|The third excerpt represents the element of Water. It speaks of pure spiritual influences and feelings of love, and is drawn from The Amazing Interlude by Mary Roberts Rinehart:
while the little house received its evening complement of men, and with
Henri lying back on his pillows, fresh dressed as to the wounds in his
arm and chest, fed with Sara Lee's daintiest, and resting, Jean found the
boy's eyes resting on the mantel.
"Dear and obstinate friend," said Henri, "do you wish me to be happy?"
"You shall not leave the room or your bed. That is arranged for."
"How?" demanded Henri with interest.
Because I have hidden away your trousers."
Henri laughed, but he sobered quickly.
"If you wish me to be happy," he said, "take away that American
photograph. But first, please to bring it here."
|The fourth excerpt represents the element of Earth. It speaks of physical influences and the impact of the unseen on the visible world, and is drawn from 1984 by George Orwell:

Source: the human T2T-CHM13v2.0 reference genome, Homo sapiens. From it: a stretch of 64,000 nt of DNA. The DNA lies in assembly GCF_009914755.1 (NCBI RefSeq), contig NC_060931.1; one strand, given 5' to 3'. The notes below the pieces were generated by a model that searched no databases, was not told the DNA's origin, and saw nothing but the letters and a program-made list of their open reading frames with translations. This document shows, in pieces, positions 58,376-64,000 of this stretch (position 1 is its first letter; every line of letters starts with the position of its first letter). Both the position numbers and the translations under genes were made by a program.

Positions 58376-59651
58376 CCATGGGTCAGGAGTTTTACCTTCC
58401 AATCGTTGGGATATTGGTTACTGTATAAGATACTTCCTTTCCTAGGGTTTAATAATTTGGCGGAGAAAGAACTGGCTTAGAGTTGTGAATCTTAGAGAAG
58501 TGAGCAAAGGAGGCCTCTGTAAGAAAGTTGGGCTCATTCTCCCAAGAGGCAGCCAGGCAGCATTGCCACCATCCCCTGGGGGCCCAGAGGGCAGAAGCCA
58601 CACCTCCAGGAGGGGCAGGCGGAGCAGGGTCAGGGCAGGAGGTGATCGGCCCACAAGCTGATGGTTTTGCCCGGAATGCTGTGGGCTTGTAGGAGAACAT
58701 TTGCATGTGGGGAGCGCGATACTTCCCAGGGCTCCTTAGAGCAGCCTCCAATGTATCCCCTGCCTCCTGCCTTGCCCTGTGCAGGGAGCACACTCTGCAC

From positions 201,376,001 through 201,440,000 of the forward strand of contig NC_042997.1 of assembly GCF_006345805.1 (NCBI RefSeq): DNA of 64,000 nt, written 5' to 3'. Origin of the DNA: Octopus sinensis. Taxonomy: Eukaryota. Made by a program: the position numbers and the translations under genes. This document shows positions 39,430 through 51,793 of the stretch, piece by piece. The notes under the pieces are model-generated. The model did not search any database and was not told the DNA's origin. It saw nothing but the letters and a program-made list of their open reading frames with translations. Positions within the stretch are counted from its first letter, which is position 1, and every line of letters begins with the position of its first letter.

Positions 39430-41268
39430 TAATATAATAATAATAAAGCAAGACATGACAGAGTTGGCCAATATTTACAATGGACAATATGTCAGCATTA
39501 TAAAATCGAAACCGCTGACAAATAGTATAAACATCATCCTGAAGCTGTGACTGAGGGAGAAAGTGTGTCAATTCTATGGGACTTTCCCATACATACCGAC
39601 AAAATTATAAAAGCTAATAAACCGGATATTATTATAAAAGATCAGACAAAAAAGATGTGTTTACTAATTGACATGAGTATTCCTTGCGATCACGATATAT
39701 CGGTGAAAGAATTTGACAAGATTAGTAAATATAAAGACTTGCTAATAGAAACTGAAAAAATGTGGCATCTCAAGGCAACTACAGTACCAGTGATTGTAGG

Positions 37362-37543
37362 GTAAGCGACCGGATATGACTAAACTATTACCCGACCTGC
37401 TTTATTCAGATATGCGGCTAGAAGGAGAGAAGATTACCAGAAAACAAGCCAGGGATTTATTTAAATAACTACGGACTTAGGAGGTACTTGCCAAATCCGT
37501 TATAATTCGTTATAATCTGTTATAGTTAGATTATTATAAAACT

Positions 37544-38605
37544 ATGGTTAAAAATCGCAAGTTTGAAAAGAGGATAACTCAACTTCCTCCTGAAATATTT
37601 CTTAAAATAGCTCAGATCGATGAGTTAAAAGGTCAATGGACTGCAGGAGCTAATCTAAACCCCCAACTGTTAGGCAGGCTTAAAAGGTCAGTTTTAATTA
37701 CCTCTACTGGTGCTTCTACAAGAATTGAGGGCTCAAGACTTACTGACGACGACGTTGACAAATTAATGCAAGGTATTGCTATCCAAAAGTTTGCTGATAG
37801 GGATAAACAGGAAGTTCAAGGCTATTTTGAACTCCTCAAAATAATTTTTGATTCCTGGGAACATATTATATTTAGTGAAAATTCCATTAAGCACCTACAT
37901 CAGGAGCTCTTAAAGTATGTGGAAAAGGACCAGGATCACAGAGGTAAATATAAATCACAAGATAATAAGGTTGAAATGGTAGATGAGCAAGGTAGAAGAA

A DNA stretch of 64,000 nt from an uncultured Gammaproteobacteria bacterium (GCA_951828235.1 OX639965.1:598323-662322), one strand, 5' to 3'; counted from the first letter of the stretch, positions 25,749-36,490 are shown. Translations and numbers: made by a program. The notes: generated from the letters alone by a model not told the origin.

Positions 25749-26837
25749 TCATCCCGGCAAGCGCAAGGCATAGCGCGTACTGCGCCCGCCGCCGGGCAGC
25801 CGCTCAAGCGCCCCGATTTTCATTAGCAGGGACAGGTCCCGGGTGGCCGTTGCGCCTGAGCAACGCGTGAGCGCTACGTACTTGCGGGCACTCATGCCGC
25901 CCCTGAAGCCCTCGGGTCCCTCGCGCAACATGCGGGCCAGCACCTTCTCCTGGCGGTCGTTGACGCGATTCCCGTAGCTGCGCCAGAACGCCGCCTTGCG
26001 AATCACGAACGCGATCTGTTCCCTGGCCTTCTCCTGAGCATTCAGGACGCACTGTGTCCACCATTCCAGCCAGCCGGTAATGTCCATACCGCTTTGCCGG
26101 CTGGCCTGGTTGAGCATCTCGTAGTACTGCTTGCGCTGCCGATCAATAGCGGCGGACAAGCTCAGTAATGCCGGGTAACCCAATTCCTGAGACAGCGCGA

the huge printing-shops with their sub-editors, their typography experts,
and their elaborately equipped studios for the faking of photographs. There
was the tele-programmes section with its engineers, its producers, and its
teams of actors specially chosen for their skill in imitating voices. There
were the armies of reference clerks whose job was simply to draw up lists
of books and periodicals which were due for recall. There were the vast
repositories where the corrected documents were stored, and the hidden
furnaces where the original copies were destroyed. And somewhere or other,
quite anonymous, there were the directing brains who co-ordinated the whole
effort and laid down the lines of policy which made it necessary that this
fragment of the past should be preserved, that one falsified, and the other